Beware, the skunking at juniata if you are an inexperience walleye angler. It took me a long time (about 5 years) to really get good at catching them as they are particularly tricky to pattern at this lake. One week you may think you have found THE lure for walleye and the next week in similar conditions in the same spot they won't touch it, but will readily take a lure they didn't want to touch last week. Confusing, huh.
Here are some patterns for juniata that should get you by right now.
If it has been a hot day, mid 80's-100 degrees or so, with little cloud cover, you aren't going to get jack squat until literally sundown, and in this case the dam is where they will most likely be. The best spot on the dam is right below that little house thing (you'll see it), and right where the culvert goes in. On the dam, they will like curly tail grubs (you will lose a lot of these, I swear), rapala tail dancers up to about size 9, and crawdad crankbaits, particuraly the narrow bodied ones. The rebel brand is my fav., the natural color is the best, get 1 each of the sizes. Throw those things out as far as you can. If the day has been cloudy, like it was when I was fishing, particularly if it is in the spring or fall, or early summer, you will find the fish on 1 key flat, if and only if the wind was blowing north. That is the flat just south of the dam. That is where they were on 5/29. You can catch walleye all day, provided the sun stays behind clouds. If the wind is blowing westerly and slightly south however, they will be on the south flats, or in the southeastern cove at the mouth where there are rocks. Use spoons, particularly 1/4 oz little cleos, and snap jig them. Other good presentations are a 1/4 oz bill lewis rattletrap or a rattlin' rapala. The rattletrap works well everywhere on the lake, while other lures I listed are specific. Now, I know that sounds kind of complicated, but I've fished this lake a lot and I know the patterns as well as anyone can save for one hispanic guy that catches a shi**oad of fish there. That is all for walleye, and I have another hot spot as well, but it will not be as quality this time of year due to stained water. Keep any dang old walleye you catch, they are good eating. Limit is 5. Throw every other species of fish you catch back, especially largemouth and rainbows, both of which get monstrous in this lake but are in fairly low populations. If you want to catch the big rainbows, FOLLOW THE BLUEGILL. The rainbows sometimes go on a feeding frenzy on these fish, use a 1/4 oz. silver/blue rattletrap and fish it aggressively to catch these fish.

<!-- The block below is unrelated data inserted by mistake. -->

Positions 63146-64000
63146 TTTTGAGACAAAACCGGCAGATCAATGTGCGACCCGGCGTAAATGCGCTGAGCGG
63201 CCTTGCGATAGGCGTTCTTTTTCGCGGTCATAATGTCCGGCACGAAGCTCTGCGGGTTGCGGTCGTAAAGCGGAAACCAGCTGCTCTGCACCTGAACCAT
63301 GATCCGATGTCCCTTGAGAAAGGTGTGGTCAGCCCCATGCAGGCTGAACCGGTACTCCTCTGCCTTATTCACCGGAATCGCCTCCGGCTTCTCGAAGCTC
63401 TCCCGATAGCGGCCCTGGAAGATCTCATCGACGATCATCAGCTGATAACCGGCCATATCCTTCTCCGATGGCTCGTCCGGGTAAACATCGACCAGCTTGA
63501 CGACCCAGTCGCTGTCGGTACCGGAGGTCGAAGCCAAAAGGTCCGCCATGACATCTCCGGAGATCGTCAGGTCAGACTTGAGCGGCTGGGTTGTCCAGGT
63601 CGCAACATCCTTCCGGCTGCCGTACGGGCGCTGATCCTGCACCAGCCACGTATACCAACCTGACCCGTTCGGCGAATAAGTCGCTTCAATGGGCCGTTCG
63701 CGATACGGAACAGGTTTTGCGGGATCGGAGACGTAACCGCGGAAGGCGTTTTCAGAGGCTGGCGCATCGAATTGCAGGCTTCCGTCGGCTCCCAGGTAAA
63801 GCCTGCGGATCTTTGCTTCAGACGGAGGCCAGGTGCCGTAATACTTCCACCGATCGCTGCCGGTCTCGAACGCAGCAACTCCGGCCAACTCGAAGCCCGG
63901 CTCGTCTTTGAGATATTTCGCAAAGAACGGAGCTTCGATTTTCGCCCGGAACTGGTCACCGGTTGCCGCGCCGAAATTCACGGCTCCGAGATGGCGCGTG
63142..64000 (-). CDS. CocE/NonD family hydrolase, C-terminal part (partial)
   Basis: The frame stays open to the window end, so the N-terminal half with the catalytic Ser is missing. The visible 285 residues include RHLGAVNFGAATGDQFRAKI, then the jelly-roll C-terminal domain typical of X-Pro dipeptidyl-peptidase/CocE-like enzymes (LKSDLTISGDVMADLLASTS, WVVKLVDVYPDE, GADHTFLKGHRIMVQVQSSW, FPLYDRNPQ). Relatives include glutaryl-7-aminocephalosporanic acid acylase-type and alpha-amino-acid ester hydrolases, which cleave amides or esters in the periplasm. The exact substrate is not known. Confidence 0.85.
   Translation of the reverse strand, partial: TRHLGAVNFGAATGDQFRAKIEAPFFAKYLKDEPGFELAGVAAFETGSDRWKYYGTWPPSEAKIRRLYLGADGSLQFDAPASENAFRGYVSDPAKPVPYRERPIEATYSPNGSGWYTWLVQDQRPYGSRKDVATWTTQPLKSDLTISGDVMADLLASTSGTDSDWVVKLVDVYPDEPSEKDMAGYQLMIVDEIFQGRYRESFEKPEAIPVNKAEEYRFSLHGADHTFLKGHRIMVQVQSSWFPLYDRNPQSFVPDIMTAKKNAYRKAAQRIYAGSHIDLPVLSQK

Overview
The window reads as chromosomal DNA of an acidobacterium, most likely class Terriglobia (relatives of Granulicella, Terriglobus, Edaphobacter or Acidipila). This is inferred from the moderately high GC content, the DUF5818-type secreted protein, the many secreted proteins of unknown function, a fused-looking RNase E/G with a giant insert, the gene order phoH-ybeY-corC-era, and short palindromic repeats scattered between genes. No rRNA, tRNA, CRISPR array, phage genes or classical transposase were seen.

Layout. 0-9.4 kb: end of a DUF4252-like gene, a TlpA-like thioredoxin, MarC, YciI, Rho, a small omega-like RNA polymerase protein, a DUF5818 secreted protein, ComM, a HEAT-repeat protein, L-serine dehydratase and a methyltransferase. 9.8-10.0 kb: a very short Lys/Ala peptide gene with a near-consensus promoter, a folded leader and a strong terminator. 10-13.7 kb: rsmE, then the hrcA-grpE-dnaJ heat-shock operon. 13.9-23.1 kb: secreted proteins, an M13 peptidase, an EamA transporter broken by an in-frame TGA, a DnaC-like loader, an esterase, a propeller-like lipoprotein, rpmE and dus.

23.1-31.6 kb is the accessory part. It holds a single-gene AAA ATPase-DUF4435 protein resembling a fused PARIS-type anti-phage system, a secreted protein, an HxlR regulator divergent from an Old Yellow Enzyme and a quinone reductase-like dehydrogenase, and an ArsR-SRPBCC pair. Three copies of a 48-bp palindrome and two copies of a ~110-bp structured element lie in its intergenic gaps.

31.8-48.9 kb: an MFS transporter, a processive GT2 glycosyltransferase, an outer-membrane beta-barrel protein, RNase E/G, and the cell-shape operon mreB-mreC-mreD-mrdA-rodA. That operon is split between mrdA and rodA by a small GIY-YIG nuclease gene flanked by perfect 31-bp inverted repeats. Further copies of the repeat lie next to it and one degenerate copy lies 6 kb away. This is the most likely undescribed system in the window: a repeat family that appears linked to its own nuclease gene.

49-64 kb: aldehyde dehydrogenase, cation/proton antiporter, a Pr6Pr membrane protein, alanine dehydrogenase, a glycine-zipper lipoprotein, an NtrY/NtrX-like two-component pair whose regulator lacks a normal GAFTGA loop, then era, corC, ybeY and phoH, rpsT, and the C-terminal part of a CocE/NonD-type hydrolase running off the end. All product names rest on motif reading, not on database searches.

Of course, it sounds like I've given off all the secrets to this lake, but I have only just begun. If you are fishin' there let me know. I may just be able to show up and give you the scoop on the lake.
BTW: if the day is hot, sunny, and clear like I described, go fish for bass down at purdy mesa (lower lake) during the day. Best fishing is either on the dam or by the trees on the southern shore. use flukes, senkos and rattletraps to get these feisty largemouth that can get pretty good size.